In many countries, a considerable proportion of wasted food and food residues still ends up as mixed putrescible waste which contains a high-water content and which may vary considerably both regionally and seasonally. Market assessments show domination of crop-based commodity feedstocks such as maize or corn and plant-based lipids rather than food chain wastes. The authors investigate the conversion of mixed post-consumer organic putrescible food waste materials into fuels and chemicals.
This report investigates conversion of materials left uneaten at the consumer/retail stage which are discarded into a general waste or food waste disposal stream (mixed post-consumable organic putrescible food waste materials) into fuels and chemicals.
It focuses on three aspects: researching the conversion of mixed post-consumer organic putrescible food waste materials into chemicals and fuels; data sources that can be used to characterise mixed putrescible waste that fit with the existing context of composition of post-consumer putrescible food waste in the EU; and experiments to identify the key genetic features of bacteria suitable for growing on a mixture of putrescible waste and further steps required to explore candidate chemicals for prospects of production by way of an example with regard to bioplastic PHB production.
Key findings and next steps
- Characterising food waste composition indicates that valorising mixed post-consumer putrescible food waste for fuels and chemicals is challenging due to the variability of waste streams.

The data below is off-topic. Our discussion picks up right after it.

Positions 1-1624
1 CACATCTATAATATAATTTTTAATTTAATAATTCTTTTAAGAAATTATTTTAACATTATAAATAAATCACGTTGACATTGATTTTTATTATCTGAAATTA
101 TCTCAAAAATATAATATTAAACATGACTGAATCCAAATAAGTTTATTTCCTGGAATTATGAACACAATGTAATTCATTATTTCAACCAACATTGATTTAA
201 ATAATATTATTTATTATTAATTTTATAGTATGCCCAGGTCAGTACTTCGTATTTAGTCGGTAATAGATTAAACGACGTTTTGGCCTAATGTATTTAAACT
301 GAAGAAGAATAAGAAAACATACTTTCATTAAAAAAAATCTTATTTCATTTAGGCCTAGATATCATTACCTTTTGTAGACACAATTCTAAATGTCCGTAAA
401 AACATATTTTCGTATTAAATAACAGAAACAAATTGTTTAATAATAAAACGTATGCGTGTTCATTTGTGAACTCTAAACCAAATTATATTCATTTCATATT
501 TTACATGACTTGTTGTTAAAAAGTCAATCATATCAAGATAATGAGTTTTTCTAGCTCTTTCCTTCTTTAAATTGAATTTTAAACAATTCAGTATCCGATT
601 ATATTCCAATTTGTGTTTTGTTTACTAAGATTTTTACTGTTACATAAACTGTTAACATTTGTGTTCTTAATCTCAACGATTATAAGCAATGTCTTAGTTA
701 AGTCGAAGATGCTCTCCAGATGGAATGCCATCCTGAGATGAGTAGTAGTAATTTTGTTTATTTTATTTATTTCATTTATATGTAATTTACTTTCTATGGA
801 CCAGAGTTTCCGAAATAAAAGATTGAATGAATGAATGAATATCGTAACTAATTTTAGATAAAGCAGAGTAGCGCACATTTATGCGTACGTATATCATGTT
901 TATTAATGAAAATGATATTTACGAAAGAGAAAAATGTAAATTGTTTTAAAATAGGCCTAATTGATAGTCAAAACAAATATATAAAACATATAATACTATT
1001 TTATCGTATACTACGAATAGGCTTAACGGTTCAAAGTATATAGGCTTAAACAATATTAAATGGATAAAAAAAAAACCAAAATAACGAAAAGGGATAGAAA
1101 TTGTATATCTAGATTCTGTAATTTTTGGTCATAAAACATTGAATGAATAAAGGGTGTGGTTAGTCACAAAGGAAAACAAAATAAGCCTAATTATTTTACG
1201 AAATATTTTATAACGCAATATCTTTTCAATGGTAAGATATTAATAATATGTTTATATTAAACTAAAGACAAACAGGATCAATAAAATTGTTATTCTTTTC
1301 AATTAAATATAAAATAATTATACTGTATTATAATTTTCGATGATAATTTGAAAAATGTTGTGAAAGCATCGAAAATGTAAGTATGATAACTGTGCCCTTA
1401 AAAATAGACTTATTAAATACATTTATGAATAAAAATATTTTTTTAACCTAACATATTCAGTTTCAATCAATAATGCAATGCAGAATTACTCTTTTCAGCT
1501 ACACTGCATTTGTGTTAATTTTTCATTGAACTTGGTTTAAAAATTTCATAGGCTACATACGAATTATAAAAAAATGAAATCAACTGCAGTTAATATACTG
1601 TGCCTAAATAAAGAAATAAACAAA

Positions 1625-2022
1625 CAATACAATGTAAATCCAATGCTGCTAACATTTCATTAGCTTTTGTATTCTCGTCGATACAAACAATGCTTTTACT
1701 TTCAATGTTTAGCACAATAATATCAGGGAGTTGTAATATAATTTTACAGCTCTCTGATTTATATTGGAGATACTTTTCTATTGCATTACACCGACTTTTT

- Evidence for the potential conversion of consumer putrescible mixed food waste to a selection of candidate fuels and chemicals found in the literature is limited. Research is evident at the laboratory scale with some promising EU pilot scale approaches currently being implemented. Most scaled bio-based fuels and chemicals currently rely on crop-based commodities.
- In this deliverable state of the art microbial genetic technology has been successfully used to select, from a large diversity of many individual clones of a bacterial isolate, mutants that can grow successfully on a characterised putrescible waste.
- All successfully growing clones have been sequenced to identify which genes changed to allow improved growth.
- This is a successful step towards producing commercially viable strains for the valorisation of mixed post-consumer food wastes into bacterial biomass.
The next steps would be to use these findings to investigate the selected strains for possible candidate chemical production in pilot scale research applications such as biopolymer PHA.
Wain, J., Waldron, K., Moates, G., Metcalfe, P., 2019: Viability of bio-based chemicals from food waste. REFRESH Deliverable 6.8